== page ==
Summary: Researchers report a chef’s skills and expertise are embodied in the cerebellum, an area of the brain associated with motor function and cognition.
Researchers investigate whether the chef’s brain is different from general population. They report that chef-related expertise has shaped brain anatomy in a way to become faster in some motor and cognitive realms.
The process that makes people faster, more accurately and efficiently is called skill learning. To achieve this, the brain needs to change, establishing new stable connections between neural populations with the resulting increased responsiveness of specific brain areas. Whether “cooking skills” are embodied in a specific neural circuitry has never been investigated.
In a study published today in the journal PLOS ONE, a team of researchers from Italy together with the Italian Federation of Chefs, for the first time, unravels neurobiological aspects of the chef’s brain.
Generally, “experts” are people who have had many years of training in a specific domain. The relationship between the morphology and functions of the human brain has attracted the interest of neuroscientists since the popular investigation on the Einstein’s brain.
“The majority of findings in this field of study have relied on musicians who have served as a model for studying how expertise can shape human brain”, explains Antonio Cerasa from the National Research Council. “However, other career groups such as, mathematicians, taxi-drivers, noses, rock climbers, chess-players and sommeliers, are also characterized by similar neural plasticity changes”.
Eleven Italian head chefs with long-term brigade management expertise and 11 non-experts underwent cognitive and neuroimaging evaluations.
“Neuroimaging analysis revealed that chef’s expertise is embodied in the cerebellum” adds Antonio Cerasa. “The cerebellum is one of the principal brain regions involved in motor /cognitive learning. It is well-known that the typical process of acquiring new repertoires of movements and skills to perform them through practice is specifically embodied in this part of brain. The magnitude of the brigade staff as well as the elevated performance in the motor/cognitive planning test positively correlated with the enlargement of the cerebellum: more people to synchronize and faster response in planning plates may induce cerebellar neural plasticity.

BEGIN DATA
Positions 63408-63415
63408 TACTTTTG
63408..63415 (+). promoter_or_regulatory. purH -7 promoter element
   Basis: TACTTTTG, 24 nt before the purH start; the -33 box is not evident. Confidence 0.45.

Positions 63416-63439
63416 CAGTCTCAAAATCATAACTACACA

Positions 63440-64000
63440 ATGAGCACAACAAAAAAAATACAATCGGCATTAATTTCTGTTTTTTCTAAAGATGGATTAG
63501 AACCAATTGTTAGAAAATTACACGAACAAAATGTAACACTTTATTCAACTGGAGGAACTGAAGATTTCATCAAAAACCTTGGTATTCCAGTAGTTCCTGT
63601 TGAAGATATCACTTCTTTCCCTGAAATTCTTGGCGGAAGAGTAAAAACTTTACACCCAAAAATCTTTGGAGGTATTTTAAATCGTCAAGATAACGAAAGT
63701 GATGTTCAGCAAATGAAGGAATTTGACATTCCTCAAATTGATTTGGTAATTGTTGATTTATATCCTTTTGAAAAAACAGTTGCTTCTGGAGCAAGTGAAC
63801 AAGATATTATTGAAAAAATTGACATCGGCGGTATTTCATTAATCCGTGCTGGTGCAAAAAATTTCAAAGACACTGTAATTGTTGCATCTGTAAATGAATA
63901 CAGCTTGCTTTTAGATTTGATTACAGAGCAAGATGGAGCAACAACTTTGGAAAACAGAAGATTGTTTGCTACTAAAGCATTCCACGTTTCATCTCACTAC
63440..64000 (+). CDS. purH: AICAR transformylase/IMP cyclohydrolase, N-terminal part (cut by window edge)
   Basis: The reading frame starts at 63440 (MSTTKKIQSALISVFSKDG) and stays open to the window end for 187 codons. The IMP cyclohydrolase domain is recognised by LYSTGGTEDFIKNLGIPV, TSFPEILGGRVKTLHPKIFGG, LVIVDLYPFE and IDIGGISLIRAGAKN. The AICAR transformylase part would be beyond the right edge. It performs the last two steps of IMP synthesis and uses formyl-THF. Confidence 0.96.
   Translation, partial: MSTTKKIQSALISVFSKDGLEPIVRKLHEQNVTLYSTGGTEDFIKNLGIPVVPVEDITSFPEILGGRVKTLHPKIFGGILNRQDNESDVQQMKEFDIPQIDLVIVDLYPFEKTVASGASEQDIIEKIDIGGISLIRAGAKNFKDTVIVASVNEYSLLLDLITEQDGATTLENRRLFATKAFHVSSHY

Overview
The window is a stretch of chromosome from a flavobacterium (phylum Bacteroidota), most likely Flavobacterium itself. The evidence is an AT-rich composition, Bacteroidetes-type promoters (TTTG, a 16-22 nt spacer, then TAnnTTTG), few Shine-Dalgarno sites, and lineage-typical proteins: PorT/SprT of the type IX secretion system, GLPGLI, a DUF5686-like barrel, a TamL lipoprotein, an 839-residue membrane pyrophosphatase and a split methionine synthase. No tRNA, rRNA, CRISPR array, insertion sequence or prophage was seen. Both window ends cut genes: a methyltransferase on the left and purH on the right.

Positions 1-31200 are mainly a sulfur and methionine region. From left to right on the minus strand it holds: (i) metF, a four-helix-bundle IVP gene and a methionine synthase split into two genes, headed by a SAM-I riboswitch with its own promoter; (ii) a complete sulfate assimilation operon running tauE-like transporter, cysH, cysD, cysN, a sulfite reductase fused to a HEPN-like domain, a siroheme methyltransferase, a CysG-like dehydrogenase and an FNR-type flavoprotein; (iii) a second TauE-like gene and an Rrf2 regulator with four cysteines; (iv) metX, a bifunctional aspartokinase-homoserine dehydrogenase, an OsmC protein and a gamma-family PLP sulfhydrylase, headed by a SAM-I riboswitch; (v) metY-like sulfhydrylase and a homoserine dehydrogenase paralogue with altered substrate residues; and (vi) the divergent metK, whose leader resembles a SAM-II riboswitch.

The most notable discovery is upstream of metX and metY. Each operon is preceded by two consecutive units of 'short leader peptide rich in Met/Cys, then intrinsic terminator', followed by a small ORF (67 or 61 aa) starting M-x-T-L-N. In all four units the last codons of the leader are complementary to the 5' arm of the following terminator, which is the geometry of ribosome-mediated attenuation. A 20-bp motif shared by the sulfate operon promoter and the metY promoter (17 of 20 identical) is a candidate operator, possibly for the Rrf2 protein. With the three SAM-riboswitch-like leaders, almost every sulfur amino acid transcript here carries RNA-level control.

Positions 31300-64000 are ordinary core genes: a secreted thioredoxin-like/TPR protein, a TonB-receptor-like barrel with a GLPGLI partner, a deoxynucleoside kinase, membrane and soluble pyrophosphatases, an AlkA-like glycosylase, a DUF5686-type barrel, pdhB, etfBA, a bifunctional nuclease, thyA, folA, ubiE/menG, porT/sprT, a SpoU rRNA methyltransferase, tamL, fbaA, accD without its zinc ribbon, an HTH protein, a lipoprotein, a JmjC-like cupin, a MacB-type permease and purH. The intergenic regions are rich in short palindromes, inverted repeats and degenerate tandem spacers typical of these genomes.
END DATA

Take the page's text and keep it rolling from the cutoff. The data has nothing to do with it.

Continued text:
“This neuroscientific work testifies the value of the pattern laid down by Auguste Escoffier” – adds Carmelo Fabbricatore, President of the FIC section of Calabria “who, over one century ago, stated that to become chef we never stop learning”.
“However, these data should be handled with care” – concludes Cerasa –“since there is considerable variability among top experts regarding the level of proficiency they achieve and the way in which we can objectively measured it”
NeuroscienceNews would like to thank Antonio Cerasa for submitting this article to us for inclusion.
Source: Antonio Cerasa – IBFM
Image Source: NeuroscienceNews.com image is credited to Simonluca Spandanuda.
Original Research: Full open access research for “Increased cerebellar gray matter volume in head chefs” by Antonio Cerasa, Alessia Sarica, Iolanda Martino, Carmelo Fabbricatore, Francesco Tomaiuolo, Federico Rocca, Manuela Caracciolo, and Aldo Quattrone in PLOS ONE. Published online February 9 2017 doi:10.1371/journal.pone.0171457
Increased cerebellar gray matter volume in head chefs
Chefs exert expert motor and cognitive performances on a daily basis. Neuroimaging has clearly shown that that long-term skill learning (i.e., athletes, musicians, chess player or sommeliers) induces plastic changes in the brain thus enabling tasks to be performed faster and more accurately. How a chef’s expertise is embodied in a specific neural network has never been investigated.
Eleven Italian head chefs with long-term brigade management expertise and 11 demographically-/ psychologically- matched non-experts underwent morphological evaluations.
Voxel-based analysis performed with SUIT, as well as, automated volumetric measurement assessed with Freesurfer, revealed increased gray matter volume in the cerebellum in chefs compared to non-experts. The most significant changes were detected in the anterior vermis and the posterior cerebellar lobule. The magnitude of the brigade staff and the higher performance in the Tower of London test correlated with these specific gray matter increases, respectively.
We found that chefs are characterized by an anatomical variability involving the cerebellum. This confirms the role of this region in the development of similar expert brains characterized by learning dexterous skills, such as pianists, rock climbers and basketball players. However, the nature of the cellular events underlying the detected morphological differences remains an open question.
“Increased cerebellar gray matter volume in head chefs” by Antonio Cerasa, Alessia Sarica, Iolanda Martino, Carmelo Fabbricatore, Francesco Tomaiuolo, Federico Rocca, Manuela Caracciolo, and Aldo Quattrone in PLOS ONE. Published online February 9 2017 doi:10.1371/journal.pone.0171457